Insights

Forecasting the Future of Education

Chicago strategists meet to examine emerging trends in education, immersive technology + media Tweet This

Share this article Tweet about this on Twitter Share on Facebook Share on LinkedIn Email this to someone

On October 15 and 16, Generation All—along with several other partners including Hive Chicago Fund for Connected Learning, Thrive, Convergence Academies and the Institute for the Future (IFTF)—brought together thought leaders from education-related organizations across Chicago to learn about and plan for different trends emerging around the future.

IFTF is a nonprofit strategic foresight network celebrating 47 years of “making the future.” They provide their network with insights into business and organizational strategy, design and change processes, innovation, and social dilemmas.

At the event, IFTF introduced the group to several innovations such as virtual and augmented reality devices and discussed potential uses of this technology in the classroom. Additionally, the convening served to start a landscape scan of educational organizations in Chicago and how these organizations are working to prepare students for the nature of life, work and citizenry in the future.

A graphic facilitation by Ink Factory captures the conference discussion on Work and Life Skills in sketches and notes
At a recent convening of local education strategists, Institute for the Future shared their forecasts for emerging trends. Graphic facilitators from Ink Factory recorded the conversation in notes and sketches.

We discussed topics from organizational alignment to immersive technology and media to family, health and well-being. We listened to a panel on extreme learners and heard from Skyler Quinten Dees, an alumnus with Free Spirit Media, on what it was like for his non-traditional learning style to go through a traditional education setting.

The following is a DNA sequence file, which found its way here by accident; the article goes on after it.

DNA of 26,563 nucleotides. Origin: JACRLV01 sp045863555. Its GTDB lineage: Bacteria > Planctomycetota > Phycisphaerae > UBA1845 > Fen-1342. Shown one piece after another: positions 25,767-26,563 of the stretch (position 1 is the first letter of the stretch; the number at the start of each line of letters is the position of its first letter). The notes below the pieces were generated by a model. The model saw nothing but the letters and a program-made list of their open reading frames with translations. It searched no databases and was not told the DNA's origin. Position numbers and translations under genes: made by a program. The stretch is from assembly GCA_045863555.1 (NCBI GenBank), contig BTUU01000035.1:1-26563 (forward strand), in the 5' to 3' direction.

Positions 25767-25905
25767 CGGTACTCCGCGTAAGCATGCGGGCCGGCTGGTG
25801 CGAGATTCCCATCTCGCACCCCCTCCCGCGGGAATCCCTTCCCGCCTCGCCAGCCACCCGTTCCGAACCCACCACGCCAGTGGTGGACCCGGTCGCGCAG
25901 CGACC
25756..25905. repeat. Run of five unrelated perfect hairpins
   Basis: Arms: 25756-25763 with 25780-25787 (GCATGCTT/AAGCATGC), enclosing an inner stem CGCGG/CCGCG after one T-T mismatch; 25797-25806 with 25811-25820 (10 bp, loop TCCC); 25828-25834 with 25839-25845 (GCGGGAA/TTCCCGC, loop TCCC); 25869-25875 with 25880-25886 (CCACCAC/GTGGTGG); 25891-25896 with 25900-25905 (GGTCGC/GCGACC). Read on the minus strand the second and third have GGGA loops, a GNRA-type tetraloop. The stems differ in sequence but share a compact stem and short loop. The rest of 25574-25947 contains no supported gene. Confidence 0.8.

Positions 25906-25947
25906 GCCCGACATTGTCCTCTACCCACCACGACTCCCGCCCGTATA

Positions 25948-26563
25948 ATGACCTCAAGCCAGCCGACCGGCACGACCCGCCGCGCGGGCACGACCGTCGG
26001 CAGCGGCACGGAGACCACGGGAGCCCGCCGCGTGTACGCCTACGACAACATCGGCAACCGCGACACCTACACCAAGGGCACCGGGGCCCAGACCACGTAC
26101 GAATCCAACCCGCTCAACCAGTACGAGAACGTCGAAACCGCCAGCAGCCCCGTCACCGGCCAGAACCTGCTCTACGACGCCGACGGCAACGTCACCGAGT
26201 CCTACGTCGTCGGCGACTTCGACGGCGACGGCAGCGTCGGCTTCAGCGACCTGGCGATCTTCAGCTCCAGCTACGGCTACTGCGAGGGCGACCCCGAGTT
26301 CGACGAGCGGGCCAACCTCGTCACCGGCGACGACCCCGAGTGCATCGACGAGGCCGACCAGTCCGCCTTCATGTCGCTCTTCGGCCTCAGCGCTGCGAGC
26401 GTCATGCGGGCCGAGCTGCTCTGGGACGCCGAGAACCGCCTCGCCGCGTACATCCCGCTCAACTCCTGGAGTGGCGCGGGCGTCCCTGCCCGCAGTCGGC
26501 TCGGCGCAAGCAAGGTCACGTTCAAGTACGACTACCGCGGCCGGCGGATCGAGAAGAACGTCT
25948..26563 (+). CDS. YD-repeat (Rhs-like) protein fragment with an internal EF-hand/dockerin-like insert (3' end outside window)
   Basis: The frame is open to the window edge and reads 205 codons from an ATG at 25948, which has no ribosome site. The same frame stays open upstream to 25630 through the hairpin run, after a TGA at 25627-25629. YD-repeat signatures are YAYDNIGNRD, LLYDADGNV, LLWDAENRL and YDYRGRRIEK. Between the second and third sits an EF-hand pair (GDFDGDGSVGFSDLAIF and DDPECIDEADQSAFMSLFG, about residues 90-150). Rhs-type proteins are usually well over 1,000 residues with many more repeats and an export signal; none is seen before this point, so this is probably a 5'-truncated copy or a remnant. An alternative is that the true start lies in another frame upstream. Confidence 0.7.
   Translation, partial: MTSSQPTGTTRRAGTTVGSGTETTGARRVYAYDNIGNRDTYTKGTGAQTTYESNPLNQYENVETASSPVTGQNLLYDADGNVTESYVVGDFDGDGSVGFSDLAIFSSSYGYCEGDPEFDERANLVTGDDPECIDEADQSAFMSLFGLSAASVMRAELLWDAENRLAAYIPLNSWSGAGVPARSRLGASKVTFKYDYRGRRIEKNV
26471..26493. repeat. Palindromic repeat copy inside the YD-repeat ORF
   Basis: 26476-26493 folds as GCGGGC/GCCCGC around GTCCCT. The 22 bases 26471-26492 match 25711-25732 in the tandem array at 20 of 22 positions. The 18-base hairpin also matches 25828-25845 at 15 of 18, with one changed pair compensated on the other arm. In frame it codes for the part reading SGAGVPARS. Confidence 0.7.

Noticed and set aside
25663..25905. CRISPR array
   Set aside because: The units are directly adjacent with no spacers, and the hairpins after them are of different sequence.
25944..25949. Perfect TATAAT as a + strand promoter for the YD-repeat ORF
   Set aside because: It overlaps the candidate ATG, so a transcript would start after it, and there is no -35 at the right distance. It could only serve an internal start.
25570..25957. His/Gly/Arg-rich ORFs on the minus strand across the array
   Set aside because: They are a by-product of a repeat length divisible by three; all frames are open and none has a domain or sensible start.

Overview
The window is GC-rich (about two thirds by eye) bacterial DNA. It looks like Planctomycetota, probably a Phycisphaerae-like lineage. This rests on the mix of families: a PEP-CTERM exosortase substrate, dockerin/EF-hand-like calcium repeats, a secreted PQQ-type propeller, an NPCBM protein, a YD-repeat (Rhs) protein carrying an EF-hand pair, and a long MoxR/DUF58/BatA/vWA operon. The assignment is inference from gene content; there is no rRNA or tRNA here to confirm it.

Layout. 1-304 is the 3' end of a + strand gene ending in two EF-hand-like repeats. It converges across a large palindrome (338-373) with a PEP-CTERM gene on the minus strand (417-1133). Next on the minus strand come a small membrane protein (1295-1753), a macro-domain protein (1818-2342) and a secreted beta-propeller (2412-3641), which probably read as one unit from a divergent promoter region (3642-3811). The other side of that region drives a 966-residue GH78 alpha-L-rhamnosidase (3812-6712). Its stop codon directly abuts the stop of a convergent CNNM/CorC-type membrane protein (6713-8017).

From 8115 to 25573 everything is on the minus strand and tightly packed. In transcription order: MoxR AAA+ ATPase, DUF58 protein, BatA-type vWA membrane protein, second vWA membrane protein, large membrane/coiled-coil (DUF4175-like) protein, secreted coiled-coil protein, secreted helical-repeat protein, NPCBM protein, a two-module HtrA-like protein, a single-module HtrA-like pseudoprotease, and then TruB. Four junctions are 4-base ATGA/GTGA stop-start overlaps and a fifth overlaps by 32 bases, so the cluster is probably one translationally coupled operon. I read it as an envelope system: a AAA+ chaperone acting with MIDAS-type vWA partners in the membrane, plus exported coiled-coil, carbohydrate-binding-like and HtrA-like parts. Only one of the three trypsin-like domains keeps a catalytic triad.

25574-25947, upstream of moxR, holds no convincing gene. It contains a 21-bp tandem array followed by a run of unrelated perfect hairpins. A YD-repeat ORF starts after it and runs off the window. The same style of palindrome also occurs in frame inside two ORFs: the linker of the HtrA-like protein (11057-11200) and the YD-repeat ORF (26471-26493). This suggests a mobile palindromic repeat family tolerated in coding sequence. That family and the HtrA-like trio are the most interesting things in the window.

The Ink Factory produced a number of graphic recordings that capture the essence of each of these stimulating conversations. Generation All was reminded of the importance of incorporating new skills and future trends into our recommendations plan, to be released in January 2016.

Towards the end of the session, participants began to identify groups in Chicago that are working on various aspects of education such as youth development and connected learning. While there are still many gaps and new players emerging in the field, at some point we must come together to identify ways we can work in tandem with each other to support student’s learning opportunities in the 21st century.

We at Generation All are thinking about this every day, and will work towards making this happen in a collaborative and meaningful way.